1613733 (Refugee)

1613733 Refugee 2020 AUS.pdf
Geographical Area
Case Name
1613733 (Refugee)
Case Reference
[2020] AATA 2220
Name of Court
Administrative Appeals Tribunal of Australia
Key Facts
On 19 May 2015 the applicant arrived in Australia under a visitor visa, they then applied for a protection visa under s.65 of the Migration Act 1958 (Cth) on 26 June 2015. This visa was declined 1 August 2016. On 29 August 2016, the applicant applied to the Tribunal for a review of the refusal decision. The Tribunal hearing was held on 29 May 2020.

In his application, the applicant claimed that he left Indonesia so as to avoid the risk of being arrested by the Indonesian Government and police due to his attendance at demonstrations against government corruption. He stated that he had been arrested three times following demonstrations against corruption. At his hearing, he also stated that he feared returning to Indonesian at the moment due to the Covid-19 pandemic.
Decision and Reasoning
The Tribunal was not satisfied that there was anything to suggest that the applicant had either a well-founded fear of harm due to the claimed political activism or previous detention, or, that he was a target for arrest by the Indonesian authorities or anyone else. Therefore, they held that he did not satisfy the grounds for protection for political activism. The Tribunal then turned on the issue of the Covid-19 pandemic.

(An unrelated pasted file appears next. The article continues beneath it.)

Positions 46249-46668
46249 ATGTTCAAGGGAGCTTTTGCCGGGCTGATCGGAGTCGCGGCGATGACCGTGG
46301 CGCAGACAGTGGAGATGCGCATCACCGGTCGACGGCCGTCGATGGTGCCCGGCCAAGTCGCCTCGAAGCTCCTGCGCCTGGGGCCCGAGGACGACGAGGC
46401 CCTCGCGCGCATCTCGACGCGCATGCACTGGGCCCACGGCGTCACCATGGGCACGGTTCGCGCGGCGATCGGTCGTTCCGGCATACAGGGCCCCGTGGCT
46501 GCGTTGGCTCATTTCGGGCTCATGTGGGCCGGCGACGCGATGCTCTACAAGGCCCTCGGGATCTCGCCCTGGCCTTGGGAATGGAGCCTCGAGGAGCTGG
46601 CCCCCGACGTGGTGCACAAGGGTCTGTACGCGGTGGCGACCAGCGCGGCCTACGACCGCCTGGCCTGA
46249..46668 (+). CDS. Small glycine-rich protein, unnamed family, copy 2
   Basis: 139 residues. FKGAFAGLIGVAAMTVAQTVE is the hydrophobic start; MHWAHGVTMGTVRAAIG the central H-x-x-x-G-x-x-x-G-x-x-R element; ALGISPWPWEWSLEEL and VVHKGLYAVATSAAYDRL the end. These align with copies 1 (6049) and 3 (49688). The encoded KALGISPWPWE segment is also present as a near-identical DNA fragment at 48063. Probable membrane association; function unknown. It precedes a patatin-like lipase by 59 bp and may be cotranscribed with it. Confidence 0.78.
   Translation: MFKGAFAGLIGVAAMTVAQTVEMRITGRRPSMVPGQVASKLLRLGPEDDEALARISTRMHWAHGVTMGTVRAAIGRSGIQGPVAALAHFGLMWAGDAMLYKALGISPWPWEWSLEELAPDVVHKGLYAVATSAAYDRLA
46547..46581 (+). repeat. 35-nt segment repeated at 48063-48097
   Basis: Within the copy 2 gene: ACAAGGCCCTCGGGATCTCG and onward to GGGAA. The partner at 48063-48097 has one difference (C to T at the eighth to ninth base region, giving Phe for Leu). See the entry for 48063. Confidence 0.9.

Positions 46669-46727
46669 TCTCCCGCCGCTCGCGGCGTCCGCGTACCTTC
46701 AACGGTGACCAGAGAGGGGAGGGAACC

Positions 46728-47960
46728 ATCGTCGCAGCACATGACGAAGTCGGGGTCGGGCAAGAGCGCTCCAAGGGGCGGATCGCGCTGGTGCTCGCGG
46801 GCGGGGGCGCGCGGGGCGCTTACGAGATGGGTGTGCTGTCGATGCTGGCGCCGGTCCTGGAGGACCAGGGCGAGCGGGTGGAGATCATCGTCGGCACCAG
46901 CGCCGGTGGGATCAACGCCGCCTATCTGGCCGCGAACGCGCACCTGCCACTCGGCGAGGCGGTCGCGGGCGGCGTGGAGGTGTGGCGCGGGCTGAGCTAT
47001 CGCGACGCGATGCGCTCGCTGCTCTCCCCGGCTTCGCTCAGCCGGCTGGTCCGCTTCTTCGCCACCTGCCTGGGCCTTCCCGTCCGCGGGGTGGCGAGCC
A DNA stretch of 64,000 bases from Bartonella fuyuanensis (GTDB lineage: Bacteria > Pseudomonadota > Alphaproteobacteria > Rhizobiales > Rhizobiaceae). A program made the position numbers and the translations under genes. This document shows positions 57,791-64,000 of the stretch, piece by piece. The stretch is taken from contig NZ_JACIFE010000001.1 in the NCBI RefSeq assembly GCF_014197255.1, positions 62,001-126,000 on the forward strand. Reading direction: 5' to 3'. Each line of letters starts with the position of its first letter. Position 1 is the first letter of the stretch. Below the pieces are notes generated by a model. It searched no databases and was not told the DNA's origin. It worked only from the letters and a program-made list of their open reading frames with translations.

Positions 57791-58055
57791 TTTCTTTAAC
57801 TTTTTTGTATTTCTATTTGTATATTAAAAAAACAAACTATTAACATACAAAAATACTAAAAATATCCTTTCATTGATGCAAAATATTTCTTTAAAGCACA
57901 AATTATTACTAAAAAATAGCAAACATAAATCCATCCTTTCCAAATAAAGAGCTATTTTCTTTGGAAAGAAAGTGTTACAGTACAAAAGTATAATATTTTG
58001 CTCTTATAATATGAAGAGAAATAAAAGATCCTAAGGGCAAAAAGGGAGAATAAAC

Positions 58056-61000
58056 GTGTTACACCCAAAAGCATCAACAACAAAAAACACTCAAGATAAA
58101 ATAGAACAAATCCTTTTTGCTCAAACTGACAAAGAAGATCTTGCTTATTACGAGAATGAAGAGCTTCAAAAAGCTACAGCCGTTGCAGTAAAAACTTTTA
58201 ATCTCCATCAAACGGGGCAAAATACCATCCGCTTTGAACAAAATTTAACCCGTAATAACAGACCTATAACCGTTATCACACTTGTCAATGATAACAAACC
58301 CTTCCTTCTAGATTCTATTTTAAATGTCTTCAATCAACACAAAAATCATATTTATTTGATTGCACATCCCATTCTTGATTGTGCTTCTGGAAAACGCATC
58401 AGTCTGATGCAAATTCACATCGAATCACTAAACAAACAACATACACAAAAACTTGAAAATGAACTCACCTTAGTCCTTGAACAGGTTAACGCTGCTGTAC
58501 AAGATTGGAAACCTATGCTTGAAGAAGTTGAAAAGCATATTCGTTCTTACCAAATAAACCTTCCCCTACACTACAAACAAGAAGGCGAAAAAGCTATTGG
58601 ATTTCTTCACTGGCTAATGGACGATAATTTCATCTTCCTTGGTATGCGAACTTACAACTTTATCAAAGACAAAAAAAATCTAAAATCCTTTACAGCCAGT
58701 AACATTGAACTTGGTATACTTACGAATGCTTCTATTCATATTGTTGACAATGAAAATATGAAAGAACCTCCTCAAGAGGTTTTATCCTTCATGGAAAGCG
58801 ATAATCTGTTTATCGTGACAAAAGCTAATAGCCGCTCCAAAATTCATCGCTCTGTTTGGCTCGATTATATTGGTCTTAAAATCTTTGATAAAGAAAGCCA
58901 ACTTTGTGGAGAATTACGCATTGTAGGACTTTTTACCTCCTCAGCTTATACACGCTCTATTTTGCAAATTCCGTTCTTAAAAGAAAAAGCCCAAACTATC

They found that there was nothing to suggest that the Covid-19 pandemic has any connection to serious harm in Indonesia on account of the applicant’s race, religion, nationality, membership of a particular social group or political opinion. Nor were they satisfied that the applicant had a well-founded fear of persecution on this basis.

In terms of the risk of contracting Covid-19, the Tribunal found that although there is a risk of contracting Covid-19, there is no evidence that this is due to the Indonesian government or health services deliberately withholding treatment to specific groups. Furthermore, they found that this risk is the same for anyone in Indonesia and Australia. For these reasons, they were not satisfied that there were substantial grounds for believing that there is a real risk he will suffer significant harm as a necessary and foreseeable consequence of his removal to Indonesia.
The Tribunal was not satisfied that the applicant was a person in respect of whom Australia had protection obligations under s.36(2) of the Migration Act 1958 (Cth).

The Tribunal affirmed the decision to not grant the protection visa either on the grounds of refugee status or complementary protection.
This case law summary was developed as part of the Disaster Law Database (DISLAW) project, and is not an official record of the case.